Pulling together to support Epilepsy Durham Region

September 27, 2012

Epilepsy Durham Region executive director Dianne McKenzie says the agency’s Sept. 29 Pull Together for Epilepsy event carries great symbolism, that of a community coming together, standing side by side in support of people living with epilepsy.

Held in conjunction with Clarington’s Family Safety Day, an annual event featuring several interactive exhibits focused on public safety, Pull Together for Epilepsy, a fire-engine pull, will be the final event of the day.

Family Safety Day is being held at the Garnet B. Rickard Recreation Complex in Bowmanville from 10 a.m. to 4 p.m. The fire-engine pull is being held at Clarington Fire Station No. 1, located on-site.

This is the first time a Pull Together for Epilepsy event has been held. Pull Together for Epilepsy will feature 10 teams of 10 people pulling a fire engine provided by the local fire department.

“I think the important part of this is the symbolic aspect,” says McKenzie.

“The entire community is coming together to pull. . . . Many of these people have no personal connection to epilepsy but they’re coming for the symbolism.”

Along with the important symbolism, McKenzie says the public attention garnered from the event will help raise awareness of epilepsy and Epilepsy Durham Region, which is now in its 25th year. In fact, there will be about 7,000 people at Family Safety Day who will be positioned to get the message.

“(Family Safety Day) is already big, so we have dovetailed with this event, and we’re building on the excitement that’s already surrounding Family Safety Day, (and) people are very excited to hear that we’re pulling a fire truck,” says McKenzie.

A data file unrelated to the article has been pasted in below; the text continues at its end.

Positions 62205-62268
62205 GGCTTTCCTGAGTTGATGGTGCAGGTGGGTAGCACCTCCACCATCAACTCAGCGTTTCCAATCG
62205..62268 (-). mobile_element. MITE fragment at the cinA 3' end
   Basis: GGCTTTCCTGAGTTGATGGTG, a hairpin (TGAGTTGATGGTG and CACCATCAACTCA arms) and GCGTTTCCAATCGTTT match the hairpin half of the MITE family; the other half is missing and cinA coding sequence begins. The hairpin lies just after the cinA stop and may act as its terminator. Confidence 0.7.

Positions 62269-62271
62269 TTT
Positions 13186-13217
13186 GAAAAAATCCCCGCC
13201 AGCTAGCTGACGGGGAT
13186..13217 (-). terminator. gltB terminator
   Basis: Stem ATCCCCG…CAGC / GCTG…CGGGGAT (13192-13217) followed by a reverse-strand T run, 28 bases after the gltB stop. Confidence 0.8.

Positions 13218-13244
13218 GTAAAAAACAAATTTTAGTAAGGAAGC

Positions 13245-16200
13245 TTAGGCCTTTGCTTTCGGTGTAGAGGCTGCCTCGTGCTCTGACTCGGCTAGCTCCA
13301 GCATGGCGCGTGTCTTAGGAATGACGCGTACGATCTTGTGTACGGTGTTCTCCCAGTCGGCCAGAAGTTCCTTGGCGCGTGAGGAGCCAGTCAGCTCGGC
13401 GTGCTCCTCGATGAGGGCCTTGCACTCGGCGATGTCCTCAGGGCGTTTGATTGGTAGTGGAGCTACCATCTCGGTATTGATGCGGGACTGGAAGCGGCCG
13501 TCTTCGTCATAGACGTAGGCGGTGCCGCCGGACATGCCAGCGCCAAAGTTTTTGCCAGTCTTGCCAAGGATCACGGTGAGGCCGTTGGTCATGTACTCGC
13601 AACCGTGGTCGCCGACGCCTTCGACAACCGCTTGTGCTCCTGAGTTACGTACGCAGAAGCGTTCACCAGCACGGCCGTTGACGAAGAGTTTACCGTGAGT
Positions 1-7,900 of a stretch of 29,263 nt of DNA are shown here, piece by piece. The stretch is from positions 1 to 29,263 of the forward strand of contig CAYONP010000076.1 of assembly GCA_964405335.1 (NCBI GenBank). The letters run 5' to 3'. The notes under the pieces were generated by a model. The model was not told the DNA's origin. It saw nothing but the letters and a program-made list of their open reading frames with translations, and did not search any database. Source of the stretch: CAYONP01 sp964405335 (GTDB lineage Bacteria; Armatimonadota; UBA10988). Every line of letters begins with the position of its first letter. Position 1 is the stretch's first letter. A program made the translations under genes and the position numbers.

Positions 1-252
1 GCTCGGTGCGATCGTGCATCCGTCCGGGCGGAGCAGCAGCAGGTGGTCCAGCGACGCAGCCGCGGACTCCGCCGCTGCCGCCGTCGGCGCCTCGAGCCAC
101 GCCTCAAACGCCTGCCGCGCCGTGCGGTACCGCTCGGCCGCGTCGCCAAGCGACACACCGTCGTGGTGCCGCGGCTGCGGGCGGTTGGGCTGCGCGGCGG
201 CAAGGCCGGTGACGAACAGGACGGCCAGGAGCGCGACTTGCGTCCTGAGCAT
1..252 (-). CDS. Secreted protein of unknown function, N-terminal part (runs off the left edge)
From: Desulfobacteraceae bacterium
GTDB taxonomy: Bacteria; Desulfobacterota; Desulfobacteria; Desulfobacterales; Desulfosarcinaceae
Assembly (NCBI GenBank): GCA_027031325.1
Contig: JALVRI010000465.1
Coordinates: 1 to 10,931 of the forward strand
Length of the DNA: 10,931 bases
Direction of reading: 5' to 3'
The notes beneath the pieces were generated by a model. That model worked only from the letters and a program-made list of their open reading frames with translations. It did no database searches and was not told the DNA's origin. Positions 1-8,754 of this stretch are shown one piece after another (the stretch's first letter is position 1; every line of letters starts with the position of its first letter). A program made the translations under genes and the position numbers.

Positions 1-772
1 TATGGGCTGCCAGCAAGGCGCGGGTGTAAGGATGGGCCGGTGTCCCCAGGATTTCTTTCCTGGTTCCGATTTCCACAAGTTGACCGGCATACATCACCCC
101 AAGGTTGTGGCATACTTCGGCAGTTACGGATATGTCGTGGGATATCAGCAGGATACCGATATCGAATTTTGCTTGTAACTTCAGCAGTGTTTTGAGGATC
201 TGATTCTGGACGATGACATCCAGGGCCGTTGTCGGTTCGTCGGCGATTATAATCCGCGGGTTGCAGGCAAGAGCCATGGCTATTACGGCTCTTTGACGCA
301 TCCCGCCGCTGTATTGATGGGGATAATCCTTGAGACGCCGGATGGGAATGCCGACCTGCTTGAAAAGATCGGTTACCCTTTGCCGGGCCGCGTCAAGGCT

“The word ‘epilepsy’ is going to be repeated over and over in a fun, family environment — it’s not something negative.”

Epilepsy Durham Region outreach co-ordinator Jessica Scheffee adds that people living with epilepsy often “feel alone,” but an event like this shows there’s a community behind them.

“By bringing people together and supporting (people with epilepsy), it shows them they have a connection to other people in the community,” says Scheffee.

Money raised by the teams will go towards Lora’s Legacy Fund, which helps Epilepsy Durham Region empower people living with epilepsy. Epilepsy Durham Region is aiming to raise $25,000, and $12,500 of that has already been raised in pennies.
Even if people don’t want to pull the fire engine, they can still make a difference by coming out to cheer teams on and learn more about Epilepsy Durham Region and Clarington Emergency and Fire Services at Family Safety Day, says McKenzie.

Epilepsy affects one in 100 individuals and 36,000 in Durham Region, according to Epilepsy Durham Region.

For more information about the event, please contact McKenzie at 905-430-3090, or visit www.epilepsydurham.com.

If you have feedback on this story, please contact the newsroom at 800-294-0051, ext. 23, or e-mail deron(at)axiomnews.ca, or leave a comment below.  

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